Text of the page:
Credit where credit's due : developing authorship strategies at the Journal of Maps
Smith, Mike J.; Jordan, Colm J.; Walsby, Jenny C.. 2009 Credit where credit's due : developing authorship strategies at the Journal of Maps. In: Digital Mapping Techniques 09, West Virginia, USA, 10-13 May 2009.Before downloading, please read NORA policies.
This paper briefly reviews the processes for crediting input to published research and survey work, highlighting some of the deficiencies that this introduces. This forms the basis for describing strategies introduced at the Journal of Maps to provide a greater level of flexibility and granularity in allocating authorship credit. This is illustrated using the British Geological Survey’s (BGS) 1:625,000 Bedrock Geology Map of the United Kingdom as an example. As organizations seek to professionalize the workplace, they are increasingly under pressure to both enhance the skills base of their staff and subsequently measure the value that each individual contributes to the performance of the organization. As a result, it is common for many staff to undergo an annual appraisal of their performance, measured against the criteria for their position. Within academic and research institutions the publication of the outputs of work are considered the primary method of dissemination and is a key measure of “performance” as it is easy to quantify. Whilst, at its simplest, this can be calculated as the number of publications produced by an individual, such a measure is fairly crude in that it does not take in to account the authorship position or the “quality” of the publication outlet. It is also possible to measure the “impact” of a publication through the number of citations it receives, although this does not necessarily equate to the quality or significance of the work. Outputs such as maps, databases and digital models that do not conform to these usual academic measures are less easy to measure using performance indicators. Authorship is also difficult to quantify for work that is not directly related to the academic content of a publication; for example cartographers and database programmers are integral to the production of a geological map yet may receive no formal credit for their input.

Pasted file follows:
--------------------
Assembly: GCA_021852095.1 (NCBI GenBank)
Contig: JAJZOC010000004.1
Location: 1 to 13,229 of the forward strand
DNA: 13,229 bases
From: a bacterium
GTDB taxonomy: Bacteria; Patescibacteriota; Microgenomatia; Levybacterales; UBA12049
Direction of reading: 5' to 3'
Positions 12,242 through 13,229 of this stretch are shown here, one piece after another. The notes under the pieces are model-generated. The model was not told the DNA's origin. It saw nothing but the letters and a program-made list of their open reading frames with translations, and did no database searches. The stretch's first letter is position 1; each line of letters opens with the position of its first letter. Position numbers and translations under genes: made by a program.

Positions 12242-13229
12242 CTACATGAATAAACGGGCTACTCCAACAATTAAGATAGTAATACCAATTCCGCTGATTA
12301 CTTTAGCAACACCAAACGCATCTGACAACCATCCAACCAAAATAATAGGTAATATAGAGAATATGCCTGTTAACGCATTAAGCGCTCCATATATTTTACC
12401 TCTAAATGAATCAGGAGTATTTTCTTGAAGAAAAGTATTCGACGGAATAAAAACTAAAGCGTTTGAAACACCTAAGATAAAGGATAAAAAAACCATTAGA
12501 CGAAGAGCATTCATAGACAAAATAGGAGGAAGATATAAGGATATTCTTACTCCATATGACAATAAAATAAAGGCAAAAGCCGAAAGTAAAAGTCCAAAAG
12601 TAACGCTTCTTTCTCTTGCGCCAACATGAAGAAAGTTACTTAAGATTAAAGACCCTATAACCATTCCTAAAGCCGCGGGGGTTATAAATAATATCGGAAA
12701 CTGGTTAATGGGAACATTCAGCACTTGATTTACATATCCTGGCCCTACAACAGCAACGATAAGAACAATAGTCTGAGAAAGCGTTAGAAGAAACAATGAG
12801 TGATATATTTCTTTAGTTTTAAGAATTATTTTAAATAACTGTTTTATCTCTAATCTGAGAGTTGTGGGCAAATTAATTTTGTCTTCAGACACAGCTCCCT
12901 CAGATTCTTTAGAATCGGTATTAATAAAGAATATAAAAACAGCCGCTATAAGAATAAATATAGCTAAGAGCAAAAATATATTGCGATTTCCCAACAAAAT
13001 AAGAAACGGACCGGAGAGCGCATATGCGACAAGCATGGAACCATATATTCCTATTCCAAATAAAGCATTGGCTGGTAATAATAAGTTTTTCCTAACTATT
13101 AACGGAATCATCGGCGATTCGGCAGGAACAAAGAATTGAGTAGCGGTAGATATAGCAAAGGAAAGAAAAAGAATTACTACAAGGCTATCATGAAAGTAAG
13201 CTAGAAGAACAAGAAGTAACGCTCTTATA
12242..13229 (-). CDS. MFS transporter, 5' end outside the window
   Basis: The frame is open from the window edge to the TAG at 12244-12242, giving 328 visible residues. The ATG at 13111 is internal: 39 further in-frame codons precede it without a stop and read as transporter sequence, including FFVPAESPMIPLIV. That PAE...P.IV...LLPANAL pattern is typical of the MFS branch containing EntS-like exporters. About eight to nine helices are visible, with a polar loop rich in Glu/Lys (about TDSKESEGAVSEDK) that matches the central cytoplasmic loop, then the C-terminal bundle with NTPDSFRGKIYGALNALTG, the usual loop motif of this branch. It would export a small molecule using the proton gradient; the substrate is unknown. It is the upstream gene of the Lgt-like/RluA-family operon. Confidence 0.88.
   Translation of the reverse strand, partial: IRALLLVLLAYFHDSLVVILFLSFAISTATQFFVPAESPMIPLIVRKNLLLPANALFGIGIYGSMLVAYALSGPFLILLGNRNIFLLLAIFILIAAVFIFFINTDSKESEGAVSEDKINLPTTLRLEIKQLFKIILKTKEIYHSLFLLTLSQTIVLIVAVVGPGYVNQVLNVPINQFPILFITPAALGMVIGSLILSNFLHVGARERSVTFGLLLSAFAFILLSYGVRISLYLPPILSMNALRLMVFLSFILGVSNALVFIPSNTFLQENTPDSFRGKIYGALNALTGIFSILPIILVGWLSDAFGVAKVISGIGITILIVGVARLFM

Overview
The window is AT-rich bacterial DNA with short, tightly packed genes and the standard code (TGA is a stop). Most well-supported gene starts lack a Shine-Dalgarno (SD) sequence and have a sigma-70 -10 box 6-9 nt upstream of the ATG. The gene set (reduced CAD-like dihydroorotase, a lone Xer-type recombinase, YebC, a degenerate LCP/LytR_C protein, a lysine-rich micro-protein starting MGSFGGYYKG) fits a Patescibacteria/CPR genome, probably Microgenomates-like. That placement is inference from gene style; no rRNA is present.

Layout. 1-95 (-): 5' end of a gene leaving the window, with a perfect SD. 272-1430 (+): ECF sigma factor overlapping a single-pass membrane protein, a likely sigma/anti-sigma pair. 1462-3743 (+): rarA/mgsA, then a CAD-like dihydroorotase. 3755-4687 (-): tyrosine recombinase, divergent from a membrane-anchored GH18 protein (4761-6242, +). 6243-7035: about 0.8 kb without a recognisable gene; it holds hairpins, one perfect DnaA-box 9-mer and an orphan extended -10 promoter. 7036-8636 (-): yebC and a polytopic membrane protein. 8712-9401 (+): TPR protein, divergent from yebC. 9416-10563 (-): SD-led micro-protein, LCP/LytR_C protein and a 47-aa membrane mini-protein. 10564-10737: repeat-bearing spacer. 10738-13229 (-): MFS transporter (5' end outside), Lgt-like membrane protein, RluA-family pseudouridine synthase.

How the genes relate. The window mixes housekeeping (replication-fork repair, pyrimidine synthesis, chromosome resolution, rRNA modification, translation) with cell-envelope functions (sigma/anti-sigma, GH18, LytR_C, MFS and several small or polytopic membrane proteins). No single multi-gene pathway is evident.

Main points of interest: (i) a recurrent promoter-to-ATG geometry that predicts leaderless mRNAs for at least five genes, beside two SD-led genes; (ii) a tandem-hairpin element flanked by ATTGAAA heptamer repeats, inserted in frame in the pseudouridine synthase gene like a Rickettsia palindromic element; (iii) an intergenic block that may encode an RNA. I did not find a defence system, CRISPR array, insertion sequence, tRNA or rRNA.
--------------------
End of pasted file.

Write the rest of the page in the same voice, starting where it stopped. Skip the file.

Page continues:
|Item Type:||Conference or Workshop Item (Paper)|
|Programmes:||BGS Programmes 2009 > Information Delivery|
|Date made live:||19 May 2010 09:01|
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